Is the Inflation Trade Back? Or will J-Pow Give It a Smackdown?

Hey There Income Hunters,


Talk about a fake breakout. Wow, did the US Dollar Currency Index (DXY) do an about-face after breaking out to the upside last week


After preaching how the dollar was the key to the deflation/inflation debate for weeks yesterday’s trade settled the argument as commodities were up across the board.


The question is, can J-Pow give this reversal a smackdown with his tough talk? 


Well, as a fellow macro analyst colleague of mine likes to say, the Fed is “trying to ride two horses with one ass.”


The Fed wants to keep asset prices elevated in hopes of increasing economic growth (one horse), while also wanting to avoid a major drop in the dollar, which could fuel a runaway inflation consensus (the other horse).


Achieving both at this point in the long-term debt cycle is an impossible task. Interest rates want to decrease and wages and rent inflation want to increase.


What will J-POW Do?


This decision must be driving J-Pow crazy …


The consumer is running out of bullets for spending just when the pressure is on to start draining money supply from the economy.



Consumers have been tapping into savings for the past six months, with the savings rate almost all the way back to pre-Covid levels.


Retail sales, meanwhile, were down over 1% in June.


Bottom line, it’s a tough time to remove excess cash from the system …


On the other side of the coin, inflation remains elevated and the Delta variant is delaying any improvement in supply chain bottlenecks.


In fact, inflation is not transitioning the way the Fed hoped for — and there is no sign it will. Just look at the percentages of consumers expecting higher prices, not lower:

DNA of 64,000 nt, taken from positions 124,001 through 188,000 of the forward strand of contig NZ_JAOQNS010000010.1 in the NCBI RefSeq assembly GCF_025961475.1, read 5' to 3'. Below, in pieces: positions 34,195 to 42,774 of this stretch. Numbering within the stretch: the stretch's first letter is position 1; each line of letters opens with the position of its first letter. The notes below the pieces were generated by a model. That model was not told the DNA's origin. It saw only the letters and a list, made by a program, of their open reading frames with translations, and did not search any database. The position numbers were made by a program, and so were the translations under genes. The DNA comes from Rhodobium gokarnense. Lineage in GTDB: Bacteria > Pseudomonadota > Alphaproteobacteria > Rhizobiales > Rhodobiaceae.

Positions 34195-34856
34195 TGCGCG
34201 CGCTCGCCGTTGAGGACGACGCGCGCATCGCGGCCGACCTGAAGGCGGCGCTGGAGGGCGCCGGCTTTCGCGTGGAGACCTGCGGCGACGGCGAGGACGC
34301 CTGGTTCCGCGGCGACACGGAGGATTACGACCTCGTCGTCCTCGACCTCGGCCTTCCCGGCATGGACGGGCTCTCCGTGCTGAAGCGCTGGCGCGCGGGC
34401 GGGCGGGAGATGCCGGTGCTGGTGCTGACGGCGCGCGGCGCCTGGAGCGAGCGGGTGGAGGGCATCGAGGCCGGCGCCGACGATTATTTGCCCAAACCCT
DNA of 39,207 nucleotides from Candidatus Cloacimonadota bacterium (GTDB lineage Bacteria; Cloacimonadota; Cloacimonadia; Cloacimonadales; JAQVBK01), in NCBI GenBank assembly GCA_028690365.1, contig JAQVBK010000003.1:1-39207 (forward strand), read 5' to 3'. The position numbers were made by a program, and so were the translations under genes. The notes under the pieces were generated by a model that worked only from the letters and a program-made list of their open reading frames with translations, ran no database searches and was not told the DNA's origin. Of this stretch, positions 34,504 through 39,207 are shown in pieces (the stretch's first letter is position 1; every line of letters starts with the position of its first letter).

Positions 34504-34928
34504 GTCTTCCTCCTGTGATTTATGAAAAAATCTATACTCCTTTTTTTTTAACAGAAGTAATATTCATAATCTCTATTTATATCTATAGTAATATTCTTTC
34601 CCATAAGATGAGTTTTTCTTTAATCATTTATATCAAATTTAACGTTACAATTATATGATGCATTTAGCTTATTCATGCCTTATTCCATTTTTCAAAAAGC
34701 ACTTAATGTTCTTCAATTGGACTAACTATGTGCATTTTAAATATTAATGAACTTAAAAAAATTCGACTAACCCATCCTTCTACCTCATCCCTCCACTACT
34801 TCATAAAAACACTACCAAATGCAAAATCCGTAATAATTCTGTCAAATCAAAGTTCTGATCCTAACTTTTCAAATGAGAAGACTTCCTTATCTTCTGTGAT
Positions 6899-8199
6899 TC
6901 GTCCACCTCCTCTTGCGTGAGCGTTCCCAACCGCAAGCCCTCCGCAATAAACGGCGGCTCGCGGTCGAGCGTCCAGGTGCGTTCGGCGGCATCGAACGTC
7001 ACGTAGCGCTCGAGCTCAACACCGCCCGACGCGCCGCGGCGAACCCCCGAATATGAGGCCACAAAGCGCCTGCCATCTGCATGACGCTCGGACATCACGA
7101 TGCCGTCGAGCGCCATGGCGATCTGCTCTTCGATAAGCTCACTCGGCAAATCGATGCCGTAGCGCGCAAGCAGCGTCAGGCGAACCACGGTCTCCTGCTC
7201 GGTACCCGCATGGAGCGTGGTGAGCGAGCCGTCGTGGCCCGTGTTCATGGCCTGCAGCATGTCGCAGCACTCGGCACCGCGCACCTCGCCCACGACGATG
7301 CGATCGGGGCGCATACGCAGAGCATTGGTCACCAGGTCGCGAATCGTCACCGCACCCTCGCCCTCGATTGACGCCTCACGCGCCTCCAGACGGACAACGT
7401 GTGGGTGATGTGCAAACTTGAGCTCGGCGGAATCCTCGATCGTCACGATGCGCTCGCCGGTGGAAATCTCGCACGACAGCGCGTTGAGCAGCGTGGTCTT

Tightening Into a Slowing Economy = Big Mistake


J-Pow has been here before. He was at the helm in 2016 when the economy was barely at trend growth and just under the 2% inflation target … 


At that time the Fed felt they needed to tighten the screws preemptively, so they began tapering and then actually started raising interest rates.


Here’s the result:



Notice the initial drop in the stock market in the beginning of 2018 (first red circle). J-Pow was adamant about normalizing interest rates and decreasing the balance sheet …


He even stated after the drop in the stock market that the Fed had a long way to go. As the year wore on, short-term funding got squeezed.


J-Pow ignored short-term rates spiking and then, at year’s end t all fell apart (second circle).


This is the risk and Powell certainly knows it. If he does nothing, he risks runaway inflation. If tightens, he risks a debt crisis.


Sucks to be J-Pow!


I think he will continue to talk tough, but ultimately do very little. We will find out on Thursday.


Bring It Home 


One thing we know is that the dollar is the signpost for smart money flows.


For now, it has failed at the top of the range. The DXY range is 89.5 – 93.5, and we should see some follow through to the downside.


This will bring flows back into commodities and we should see a follow through rally to the upside there.


Then we will hear what Mr. Powell has to say.


It will be an interesting week.


Live and Trade With Passion My Friends,


Griff

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